Obama visits Florida ahead of bellwether special election
MIAMI (Reuters) - President Barack Obama gave a feel-good campaign-style speech at a gymnasium packed with screaming high school students on Friday, sketching out the main points of his populist agenda ahead of a special election in Florida on Tuesday.
Obama did not mention the race for the House of Representatives seat that had been held by the late Republican Bill Young in a congressional district that includes St. Petersburg, a city north of Miami.
The White House said it was a coincidence that his speech came just before the election. Obama and his family plan to spend the rest of his weekend in Florida, at a lush Key Largo private resort.
After he and his wife Michelle toured Coral Reef Senior High School, where students were working on federal student aid applications, he talked to students about his "opportunity agenda" focused on education, training and job measures.
Democrats hope that agenda will resonate with voters in the November congressional elections.
"What binds us together is this idea that if you work hard you can make it, that there's opportunity for all," Obama said. "And we've got to restore that idea for your generation, that everybody has the same chance Michelle and I did."
A prelude to the midterm elections comes on Tuesday, in a hard-fought race between Republican David Jolly and Democrat Alex Sink.
The bellwether race will not alter the balance of power in the House of Representatives, where Republicans have a majority. But it is viewed as a trial run of messaging ahead of November.
A Republican win in the district, which Obama narrowly carried in the 2012 presidential election, could signal their attacks on his signature healthcare reforms known as Obamacare are resonating with voters.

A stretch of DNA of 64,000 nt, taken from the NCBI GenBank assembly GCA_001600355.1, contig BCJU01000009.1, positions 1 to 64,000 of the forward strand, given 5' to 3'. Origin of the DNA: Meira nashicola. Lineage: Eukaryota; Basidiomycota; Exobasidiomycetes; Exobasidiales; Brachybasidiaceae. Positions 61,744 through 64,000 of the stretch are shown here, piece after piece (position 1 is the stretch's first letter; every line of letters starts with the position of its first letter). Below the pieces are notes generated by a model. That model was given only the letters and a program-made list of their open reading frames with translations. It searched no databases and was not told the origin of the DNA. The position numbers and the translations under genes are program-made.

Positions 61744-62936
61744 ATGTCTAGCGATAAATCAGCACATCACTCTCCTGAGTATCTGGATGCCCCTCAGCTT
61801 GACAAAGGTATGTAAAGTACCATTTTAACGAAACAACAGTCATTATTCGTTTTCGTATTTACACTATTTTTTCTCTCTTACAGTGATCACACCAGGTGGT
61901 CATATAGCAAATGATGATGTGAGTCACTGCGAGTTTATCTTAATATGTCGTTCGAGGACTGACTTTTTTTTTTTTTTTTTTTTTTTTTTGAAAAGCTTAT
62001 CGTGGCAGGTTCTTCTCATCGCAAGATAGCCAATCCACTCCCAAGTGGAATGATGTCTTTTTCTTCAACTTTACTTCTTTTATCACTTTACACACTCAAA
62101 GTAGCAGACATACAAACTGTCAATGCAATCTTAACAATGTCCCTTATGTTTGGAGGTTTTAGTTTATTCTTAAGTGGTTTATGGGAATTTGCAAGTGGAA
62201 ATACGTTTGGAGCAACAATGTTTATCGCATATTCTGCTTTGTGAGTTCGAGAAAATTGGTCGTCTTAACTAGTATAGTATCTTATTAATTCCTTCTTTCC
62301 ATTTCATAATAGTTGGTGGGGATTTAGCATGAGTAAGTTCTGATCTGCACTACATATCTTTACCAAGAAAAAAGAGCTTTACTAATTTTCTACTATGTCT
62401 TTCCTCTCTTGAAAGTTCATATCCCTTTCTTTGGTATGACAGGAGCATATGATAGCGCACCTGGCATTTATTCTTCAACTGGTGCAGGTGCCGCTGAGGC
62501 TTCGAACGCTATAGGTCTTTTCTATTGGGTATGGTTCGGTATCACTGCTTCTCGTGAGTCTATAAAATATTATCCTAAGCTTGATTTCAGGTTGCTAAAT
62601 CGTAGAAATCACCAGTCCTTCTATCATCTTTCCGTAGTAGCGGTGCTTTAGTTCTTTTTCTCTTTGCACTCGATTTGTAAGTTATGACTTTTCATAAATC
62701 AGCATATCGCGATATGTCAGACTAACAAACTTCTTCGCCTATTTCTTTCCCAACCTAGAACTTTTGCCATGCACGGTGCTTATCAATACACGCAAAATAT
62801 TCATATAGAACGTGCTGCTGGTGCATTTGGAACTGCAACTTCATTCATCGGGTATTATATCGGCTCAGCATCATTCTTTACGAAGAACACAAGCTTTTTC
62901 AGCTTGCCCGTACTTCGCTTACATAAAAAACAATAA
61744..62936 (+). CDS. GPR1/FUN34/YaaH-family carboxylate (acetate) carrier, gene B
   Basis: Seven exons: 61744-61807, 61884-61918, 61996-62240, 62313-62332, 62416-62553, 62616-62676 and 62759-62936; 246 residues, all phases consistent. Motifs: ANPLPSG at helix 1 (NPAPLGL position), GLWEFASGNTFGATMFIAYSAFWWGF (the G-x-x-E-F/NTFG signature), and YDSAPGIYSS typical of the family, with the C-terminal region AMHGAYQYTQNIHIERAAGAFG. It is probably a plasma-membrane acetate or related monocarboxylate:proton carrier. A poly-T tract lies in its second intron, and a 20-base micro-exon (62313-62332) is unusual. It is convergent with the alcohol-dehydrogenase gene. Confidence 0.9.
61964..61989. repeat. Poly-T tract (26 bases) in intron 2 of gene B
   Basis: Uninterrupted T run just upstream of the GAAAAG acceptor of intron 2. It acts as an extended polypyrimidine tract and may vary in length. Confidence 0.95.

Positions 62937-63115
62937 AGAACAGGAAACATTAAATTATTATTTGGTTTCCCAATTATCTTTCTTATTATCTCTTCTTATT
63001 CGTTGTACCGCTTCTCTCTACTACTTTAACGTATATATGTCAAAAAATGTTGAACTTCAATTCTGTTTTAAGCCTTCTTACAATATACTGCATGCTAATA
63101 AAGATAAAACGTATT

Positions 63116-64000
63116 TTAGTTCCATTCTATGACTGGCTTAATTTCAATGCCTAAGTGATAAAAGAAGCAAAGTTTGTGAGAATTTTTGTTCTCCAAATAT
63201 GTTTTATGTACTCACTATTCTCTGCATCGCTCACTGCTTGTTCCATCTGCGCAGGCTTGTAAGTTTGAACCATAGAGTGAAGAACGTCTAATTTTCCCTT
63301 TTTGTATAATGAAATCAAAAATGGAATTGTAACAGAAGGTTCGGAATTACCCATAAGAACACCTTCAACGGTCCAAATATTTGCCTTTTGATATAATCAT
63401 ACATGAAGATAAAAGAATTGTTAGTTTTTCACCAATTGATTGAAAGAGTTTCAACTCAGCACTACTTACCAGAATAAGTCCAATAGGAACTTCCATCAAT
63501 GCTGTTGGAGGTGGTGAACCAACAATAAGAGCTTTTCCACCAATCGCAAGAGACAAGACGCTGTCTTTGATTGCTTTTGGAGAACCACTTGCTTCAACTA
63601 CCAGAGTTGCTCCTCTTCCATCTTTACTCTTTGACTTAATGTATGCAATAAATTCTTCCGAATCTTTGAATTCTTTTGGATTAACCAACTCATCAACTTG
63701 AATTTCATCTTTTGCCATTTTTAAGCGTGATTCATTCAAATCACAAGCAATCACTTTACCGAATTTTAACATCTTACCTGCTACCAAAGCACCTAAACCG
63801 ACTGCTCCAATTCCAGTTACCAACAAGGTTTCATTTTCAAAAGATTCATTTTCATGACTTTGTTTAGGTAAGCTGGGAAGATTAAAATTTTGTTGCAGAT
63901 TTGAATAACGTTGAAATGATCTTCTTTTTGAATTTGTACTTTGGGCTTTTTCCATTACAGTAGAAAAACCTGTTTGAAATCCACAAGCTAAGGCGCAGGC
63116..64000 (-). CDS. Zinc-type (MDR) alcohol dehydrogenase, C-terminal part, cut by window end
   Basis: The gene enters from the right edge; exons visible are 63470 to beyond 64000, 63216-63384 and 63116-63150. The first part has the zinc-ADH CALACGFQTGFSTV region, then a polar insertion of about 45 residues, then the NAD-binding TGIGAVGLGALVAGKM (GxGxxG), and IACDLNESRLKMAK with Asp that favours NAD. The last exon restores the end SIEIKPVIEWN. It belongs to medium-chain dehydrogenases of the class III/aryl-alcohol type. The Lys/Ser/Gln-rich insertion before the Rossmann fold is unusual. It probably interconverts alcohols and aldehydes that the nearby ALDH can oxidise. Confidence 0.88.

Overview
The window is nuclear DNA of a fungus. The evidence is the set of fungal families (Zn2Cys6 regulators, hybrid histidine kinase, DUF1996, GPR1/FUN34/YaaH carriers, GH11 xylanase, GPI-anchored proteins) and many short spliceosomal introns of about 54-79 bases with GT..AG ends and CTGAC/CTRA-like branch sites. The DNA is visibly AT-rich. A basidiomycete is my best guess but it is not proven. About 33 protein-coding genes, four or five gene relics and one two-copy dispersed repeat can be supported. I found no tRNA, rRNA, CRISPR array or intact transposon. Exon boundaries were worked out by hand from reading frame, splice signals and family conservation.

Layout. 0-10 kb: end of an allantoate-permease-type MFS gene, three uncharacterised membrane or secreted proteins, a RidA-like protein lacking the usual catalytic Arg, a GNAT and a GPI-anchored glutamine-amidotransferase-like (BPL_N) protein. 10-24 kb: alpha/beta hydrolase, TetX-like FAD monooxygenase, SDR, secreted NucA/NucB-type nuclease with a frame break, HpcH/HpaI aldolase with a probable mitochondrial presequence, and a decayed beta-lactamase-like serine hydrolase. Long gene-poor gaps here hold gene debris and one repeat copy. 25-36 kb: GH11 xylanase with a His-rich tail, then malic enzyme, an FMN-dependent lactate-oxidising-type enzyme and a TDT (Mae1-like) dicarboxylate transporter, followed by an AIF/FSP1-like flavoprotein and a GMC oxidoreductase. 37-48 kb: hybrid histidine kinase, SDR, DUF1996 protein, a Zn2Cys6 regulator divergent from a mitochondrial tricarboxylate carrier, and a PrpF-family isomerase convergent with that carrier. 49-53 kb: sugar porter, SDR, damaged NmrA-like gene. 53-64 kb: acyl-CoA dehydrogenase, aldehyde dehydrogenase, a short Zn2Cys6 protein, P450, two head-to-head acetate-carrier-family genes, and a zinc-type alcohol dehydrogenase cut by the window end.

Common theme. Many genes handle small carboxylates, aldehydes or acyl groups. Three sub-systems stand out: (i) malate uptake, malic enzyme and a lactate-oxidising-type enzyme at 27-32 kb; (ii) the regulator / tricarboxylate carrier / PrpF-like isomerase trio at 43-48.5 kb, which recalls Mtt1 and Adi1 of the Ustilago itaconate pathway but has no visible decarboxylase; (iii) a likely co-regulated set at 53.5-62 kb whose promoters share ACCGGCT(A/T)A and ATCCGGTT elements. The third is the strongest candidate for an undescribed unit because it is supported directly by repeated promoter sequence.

Obama referred to his reforms only very briefly in his speech, but first lady Michelle Obama spoke about healthcare extensively in a trip to Miami on Wednesday, visiting a community health center where counselors were helping people enroll for health insurance on the HealthCare.gov website.
While the president's popularity has been hurt by the rocky rollout of his healthcare law, the first lady's polls remain strong. A Gallup poll this week found 66 percent of Americans have a favorable opinion of the first lady, compared with 52 percent for her husband.
Obama has stressed that he wants to do all he can to support Democrats ahead of the November ballot, and has warned them that they need to invest time, money and energy into the election, or risk losing their Senate majority.
Republicans believe they have a good chance to pick up the six seats they need to take control of the Senate because of public dissatisfaction with Obama.
Obama headlined fundraisers this week in Virginia and Boston, and on Tuesday will travel to New York for more Democratic fundraising events.
He did not have any fundraising events in Florida, but planned to relax with Michelle and their daughters Malia and Sasha at the private Ocean Reef Club on Key Largo, which features two golf courses.
"What he is looking forward to doing is getting a little bit of downtime in the warm weather with his wife and daughters," White House spokesman Josh Earnest told reporters.
Obama will continue to monitor developments in Ukraine, where Russia has taken over the Crimean Peninsula, and will likely speak with other world leaders during his vacation, Earnest said.
"The president is traveling with the regular assortment of communications tools that will allow him to convene in a secure fashion meetings with his national security team, if necessary," he said.
(Editing by Mohammad Zargham)
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